This latter point was raised on quite a number of occasions. On Tuesday morning, Jill Rutter, Programme Director of the Institute for Government, presented some illuminating statistics on the distribution of the degree backgrounds of the permanent secretaries. As you might expect, economics, law, history, the humanities and the social sciences featured heavily. The life and physical sciences languish at the bottom of the list, occupying a tiny sliver of the pie chart. To hammer this point home, Rutter pointed out that only one person in the current cabinet did some science at degree level: Dr. Vince Cable. Even then, Cable apparently only did two years before swapping to economics.
In common with the vast majority of the talks and panels we attended on the first two days of the week in Westminster, Rutter’s presentation was refreshingly open and honest. She made very convincing arguments regarding the interplay of “technocracy” and politics, pointing out that the big difference between government and academia is that government needs to make decisions. Rutter also stressed that there are very few issues where science or evidence dictate government action, listing such concerns and criteria as cost-benefit analysis/spending prioritisation, political/ethical acceptability, legality, and implementability.
If anything, the presentation which followed – from David MacKay, Chief Scientific Advisor (CSA) to the Department of Energy and Climate Change – was even more “transparent” (if you’ll excuse the lift from the political lexicon). MacKay gave an engaging and fascinating insight into his work as a CSA pointing out, amongst many other things, the exceptionally important role of lobbyists and the at times difficult relationship of CSAs with the media. I must admit to being left with some nagging questions after MacKay’s talk about just how the type of rigorous science and comprehensive evidence base which he discussed with regard to sustainable energy was then translated into a form which could, for want of a better description, “play to the Daily Mail”.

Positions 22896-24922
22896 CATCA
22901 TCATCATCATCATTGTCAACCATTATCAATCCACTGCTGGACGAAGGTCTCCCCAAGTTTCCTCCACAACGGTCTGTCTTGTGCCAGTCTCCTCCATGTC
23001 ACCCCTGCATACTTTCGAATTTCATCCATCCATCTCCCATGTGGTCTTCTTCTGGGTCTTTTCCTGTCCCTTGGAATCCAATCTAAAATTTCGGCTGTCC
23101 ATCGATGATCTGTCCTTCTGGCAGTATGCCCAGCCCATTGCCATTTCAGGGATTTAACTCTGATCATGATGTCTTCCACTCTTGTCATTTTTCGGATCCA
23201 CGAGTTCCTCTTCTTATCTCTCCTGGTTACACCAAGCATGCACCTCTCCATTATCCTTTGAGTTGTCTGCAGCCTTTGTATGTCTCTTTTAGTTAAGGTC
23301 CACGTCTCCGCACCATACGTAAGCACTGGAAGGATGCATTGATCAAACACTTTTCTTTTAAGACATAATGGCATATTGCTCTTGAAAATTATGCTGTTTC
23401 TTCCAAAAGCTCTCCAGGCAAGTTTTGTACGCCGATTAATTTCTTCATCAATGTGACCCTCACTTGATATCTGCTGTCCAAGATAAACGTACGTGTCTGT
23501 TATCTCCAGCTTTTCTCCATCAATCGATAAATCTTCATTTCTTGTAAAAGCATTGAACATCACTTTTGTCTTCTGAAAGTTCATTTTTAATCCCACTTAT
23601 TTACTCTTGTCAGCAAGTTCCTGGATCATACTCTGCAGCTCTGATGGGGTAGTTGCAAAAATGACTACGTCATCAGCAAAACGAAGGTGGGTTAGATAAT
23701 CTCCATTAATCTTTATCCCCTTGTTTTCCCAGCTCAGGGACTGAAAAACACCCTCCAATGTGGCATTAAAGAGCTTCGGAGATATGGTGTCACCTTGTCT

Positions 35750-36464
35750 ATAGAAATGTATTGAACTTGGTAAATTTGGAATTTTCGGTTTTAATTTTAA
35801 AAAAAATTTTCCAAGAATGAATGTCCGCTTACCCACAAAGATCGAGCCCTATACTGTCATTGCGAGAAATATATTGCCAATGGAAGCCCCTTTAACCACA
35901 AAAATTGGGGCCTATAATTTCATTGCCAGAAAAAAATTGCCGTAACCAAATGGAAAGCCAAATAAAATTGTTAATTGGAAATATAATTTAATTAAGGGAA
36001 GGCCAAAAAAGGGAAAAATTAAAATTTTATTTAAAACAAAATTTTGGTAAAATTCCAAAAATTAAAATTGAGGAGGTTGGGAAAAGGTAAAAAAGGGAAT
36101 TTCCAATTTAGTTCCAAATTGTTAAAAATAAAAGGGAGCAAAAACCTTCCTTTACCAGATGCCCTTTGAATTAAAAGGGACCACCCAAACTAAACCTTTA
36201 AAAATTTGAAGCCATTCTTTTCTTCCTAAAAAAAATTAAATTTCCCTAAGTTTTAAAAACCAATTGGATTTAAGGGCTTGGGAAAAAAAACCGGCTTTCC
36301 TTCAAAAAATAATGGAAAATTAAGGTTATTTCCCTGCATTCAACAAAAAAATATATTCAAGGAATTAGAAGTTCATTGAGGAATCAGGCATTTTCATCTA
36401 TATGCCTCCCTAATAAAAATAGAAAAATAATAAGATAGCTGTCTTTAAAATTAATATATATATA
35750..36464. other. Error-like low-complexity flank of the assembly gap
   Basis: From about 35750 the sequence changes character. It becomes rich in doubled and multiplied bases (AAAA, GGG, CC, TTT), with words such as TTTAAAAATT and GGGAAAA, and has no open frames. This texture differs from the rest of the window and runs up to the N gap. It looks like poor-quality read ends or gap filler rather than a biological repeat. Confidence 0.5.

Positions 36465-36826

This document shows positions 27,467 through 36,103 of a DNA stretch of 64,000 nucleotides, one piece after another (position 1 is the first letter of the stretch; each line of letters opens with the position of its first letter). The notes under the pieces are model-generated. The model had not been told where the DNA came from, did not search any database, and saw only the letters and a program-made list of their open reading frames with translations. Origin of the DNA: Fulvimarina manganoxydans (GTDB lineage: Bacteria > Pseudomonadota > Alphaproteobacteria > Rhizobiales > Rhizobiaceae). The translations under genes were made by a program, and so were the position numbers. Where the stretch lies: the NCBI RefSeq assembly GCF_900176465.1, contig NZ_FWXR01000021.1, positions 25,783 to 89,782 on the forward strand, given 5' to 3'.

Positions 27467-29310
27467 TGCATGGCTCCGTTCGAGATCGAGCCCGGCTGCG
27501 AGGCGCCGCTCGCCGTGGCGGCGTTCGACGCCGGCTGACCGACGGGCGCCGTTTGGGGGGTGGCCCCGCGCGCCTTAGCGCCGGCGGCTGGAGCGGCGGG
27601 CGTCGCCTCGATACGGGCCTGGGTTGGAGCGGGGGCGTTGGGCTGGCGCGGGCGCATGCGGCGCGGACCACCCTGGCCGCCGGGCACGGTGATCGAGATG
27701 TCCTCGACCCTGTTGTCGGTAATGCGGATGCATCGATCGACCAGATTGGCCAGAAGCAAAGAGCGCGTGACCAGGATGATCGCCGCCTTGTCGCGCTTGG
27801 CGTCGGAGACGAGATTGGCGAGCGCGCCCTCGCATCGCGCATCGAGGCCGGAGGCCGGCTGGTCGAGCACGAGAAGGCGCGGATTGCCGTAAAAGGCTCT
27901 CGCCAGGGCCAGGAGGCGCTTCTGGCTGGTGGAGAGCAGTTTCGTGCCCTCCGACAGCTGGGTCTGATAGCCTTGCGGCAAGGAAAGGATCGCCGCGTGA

MacKay, in common with Rutter before him and a number of panellists on the previous day (including Robert Winston and Alan Malcom, Executive Secretary of the Parliamentary and Scientific Committee – more on their presentations tomorrow), pointed out that individual scientists can be influential “if you talk to the right people in the right way” and that lobbyists are massively influential. I think that the majority of scientists would instead hope that the scientific evidence could speak for itself. This is almost always a pipe-dream.
Yet, although I appreciate entirely that scientific evidence can never be the be-all-and-end-all of policy making and politics, and have a lot of sympathy for the policy-maker’s need to see evidence as only one component of a complex landscape of criteria and considerations, I nonetheless share the concerns voiced by George Monbiot a couple of month ago in an article entitled “For scientists in a democracy, to dissent is to be reasonable”:
“A world in which scientists speak only through minders and in which dissent is considered the antithesis of reason is a world shorn of meaningful democratic choices. You can judge a government by its treatment of inconvenient facts and the people who expose them.”
The tagline for Monbiot’s article is “Government policy in Britain, Canada and Australia is crushing academic integrity on behalf of corporate power”. Tomorrow, I’m going to focus on the question of the extent to which the research councils’ and the funding councils’ ‘impact agenda’ undermines the independence, integrity, and ethos of academia in its headlong rush to make academic scientists more responsive to the needs of business and industry.